Cooking for Others
“The work itself — cooking delicious, interesting food and cleaning up after cooking it — still feels as fresh and honest and immensely satisfying as ever.”
— Gabrielle Hamilton
What will happen to restaurants?
Here in California restaurants closed, opened for outdoor dining, now may close again. It’s a slow-moving crisis. It resonates with me because I used to cook in restaurants in New York. I am the home cook around here. In a small way, I replicate my restaurant experience every time I pull a pan into a burner or chop vegetables the way I was taught by a prep chef in New York. Love delivered on a plate is nightly magic. Restaurants do it at scale.
The quote from the New York Times article above is from an essay by Gabrielle Hamilton that connected with many eaters and cooks because it pulled the curtain back, exposing the back of the house (as the kitchen and working parts of a restaurant are known). For the first time, we who ate in restaurants￼ had a sense of what it really took to get that meal on the table in front of us. We saw that the people involved went far beyond our server, back into the kitchen,￼ far beyond into a supply chain that extended to distant cities. They begin to appreciate the razor-thin margins of running a restaurant, just how much time, personnel, and energy it costs to make the meals that seemed to effortlessly appear before us.
Once food to go was coffee in a cardboard cup from a New York diner, tacos from a vendor in downtown LA, Thai from a food truck parked in San Francisco’s Mission — portable and impromptu. Now this casual mode is becoming permanent. In many cities, we’re ordering out and picking up like we mean it, trying to support the neighborhood restaurants that we realize now are a center of the community, a place to connect. So much more than a place simply to get a bite to eat.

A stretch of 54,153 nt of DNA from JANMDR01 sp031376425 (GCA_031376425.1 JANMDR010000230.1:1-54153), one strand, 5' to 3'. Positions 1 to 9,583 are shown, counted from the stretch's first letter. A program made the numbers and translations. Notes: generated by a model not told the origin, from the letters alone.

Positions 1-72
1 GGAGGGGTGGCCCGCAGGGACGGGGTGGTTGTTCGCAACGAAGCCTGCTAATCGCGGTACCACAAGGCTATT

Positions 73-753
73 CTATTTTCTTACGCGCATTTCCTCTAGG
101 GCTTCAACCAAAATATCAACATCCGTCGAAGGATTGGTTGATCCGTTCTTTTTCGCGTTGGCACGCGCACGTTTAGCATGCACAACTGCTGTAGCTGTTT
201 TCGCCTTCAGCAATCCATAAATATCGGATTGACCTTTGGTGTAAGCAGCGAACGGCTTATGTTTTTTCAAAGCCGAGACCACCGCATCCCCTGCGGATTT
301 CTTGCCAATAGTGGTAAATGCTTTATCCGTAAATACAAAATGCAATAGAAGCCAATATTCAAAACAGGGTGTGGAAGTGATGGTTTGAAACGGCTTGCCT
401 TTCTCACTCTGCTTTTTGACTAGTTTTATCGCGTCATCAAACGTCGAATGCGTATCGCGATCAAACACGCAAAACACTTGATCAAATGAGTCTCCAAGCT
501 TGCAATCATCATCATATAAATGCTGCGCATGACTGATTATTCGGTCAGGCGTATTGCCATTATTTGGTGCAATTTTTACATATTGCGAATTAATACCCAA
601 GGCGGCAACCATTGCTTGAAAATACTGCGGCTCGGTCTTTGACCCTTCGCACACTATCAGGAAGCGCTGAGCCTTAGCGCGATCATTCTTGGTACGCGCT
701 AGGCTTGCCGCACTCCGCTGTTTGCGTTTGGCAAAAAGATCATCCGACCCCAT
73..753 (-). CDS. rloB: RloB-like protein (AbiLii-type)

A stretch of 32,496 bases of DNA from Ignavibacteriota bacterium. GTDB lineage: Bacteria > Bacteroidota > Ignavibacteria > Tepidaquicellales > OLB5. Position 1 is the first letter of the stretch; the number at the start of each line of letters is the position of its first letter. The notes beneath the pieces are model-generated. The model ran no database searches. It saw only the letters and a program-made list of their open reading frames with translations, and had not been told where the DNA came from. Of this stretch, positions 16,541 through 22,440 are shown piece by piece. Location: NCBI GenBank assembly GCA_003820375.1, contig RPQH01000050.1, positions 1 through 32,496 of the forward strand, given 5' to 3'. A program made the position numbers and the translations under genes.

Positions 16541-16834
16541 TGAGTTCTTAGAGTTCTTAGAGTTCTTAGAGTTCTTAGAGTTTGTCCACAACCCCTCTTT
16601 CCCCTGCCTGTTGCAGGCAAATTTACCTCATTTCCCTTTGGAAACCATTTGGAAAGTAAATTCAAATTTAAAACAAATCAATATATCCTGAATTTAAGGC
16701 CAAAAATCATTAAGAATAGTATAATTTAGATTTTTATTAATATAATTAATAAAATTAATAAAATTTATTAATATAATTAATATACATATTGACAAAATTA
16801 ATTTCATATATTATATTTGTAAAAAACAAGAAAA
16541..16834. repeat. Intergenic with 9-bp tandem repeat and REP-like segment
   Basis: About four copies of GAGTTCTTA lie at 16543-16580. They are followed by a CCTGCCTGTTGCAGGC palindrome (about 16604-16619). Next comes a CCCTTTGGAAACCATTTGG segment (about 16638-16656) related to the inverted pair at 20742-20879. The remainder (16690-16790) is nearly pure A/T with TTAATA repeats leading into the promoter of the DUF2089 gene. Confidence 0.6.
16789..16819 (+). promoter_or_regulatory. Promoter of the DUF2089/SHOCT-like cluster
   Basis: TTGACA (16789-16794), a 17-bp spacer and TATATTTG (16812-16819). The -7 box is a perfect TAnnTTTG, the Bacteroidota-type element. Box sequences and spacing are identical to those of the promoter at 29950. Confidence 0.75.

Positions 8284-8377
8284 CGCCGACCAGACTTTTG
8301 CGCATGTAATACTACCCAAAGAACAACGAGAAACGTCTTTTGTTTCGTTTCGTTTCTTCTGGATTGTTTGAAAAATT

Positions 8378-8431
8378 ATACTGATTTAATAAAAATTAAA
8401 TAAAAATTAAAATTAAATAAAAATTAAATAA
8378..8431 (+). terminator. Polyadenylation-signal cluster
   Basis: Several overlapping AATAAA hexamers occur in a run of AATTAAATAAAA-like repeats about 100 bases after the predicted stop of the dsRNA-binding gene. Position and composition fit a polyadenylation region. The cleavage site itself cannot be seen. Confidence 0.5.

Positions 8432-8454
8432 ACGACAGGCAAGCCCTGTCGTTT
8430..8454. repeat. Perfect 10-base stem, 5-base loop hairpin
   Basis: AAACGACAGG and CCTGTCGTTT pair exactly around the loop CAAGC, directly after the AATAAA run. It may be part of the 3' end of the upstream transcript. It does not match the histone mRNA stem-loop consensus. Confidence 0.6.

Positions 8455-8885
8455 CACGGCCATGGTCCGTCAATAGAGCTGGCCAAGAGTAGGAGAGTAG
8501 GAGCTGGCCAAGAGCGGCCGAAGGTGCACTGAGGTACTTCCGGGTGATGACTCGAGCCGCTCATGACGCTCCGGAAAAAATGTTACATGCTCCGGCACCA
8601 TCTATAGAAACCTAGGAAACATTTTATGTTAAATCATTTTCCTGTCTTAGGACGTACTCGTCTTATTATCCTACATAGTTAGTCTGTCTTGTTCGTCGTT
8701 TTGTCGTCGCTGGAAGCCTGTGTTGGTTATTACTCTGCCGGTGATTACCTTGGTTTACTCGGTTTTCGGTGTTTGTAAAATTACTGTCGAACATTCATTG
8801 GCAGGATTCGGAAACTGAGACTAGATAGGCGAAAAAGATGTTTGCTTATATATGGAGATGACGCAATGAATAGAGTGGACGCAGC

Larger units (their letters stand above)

Many of us are cooking for our families now, a lot more than we used to. We have our own supply chain issues. Trying to find napkins. Trying to find fresh eggs. Trying to buy flour. We see how important it is to be the person who feeds the other people in our circle. There’s not as much frozen food to get by on now. We have to cook fresh. We have to buy in small batches. We have to plan out the week as best we can to get that food on the table. It can be challenging. Because of the love involved in serving other people, we find ourselves up to the task. Sometimes we surprise ourselves with how good are we are at it. (Dover sole with breading and herbs.) Sometimes we fail miserably.￼￼￼￼ (Breading falls off Dover sole, fish falls apart.)
The whole point for many of us in eating is eating out. What happens when we can’t? Chefs who presented a high-end sit-down dining experience consider how to box up their food so it can travel home on the subway. Restaurant owners provide YouTube videos to explain how to heat the meals to go. I’ve waited on line, wearing a mask, to pick up a pizza and pasta from the place across the street. Supporting this local place is important to us. A tall, white facade, it covers the corner, the focus of the neighborhood. How long will it stand?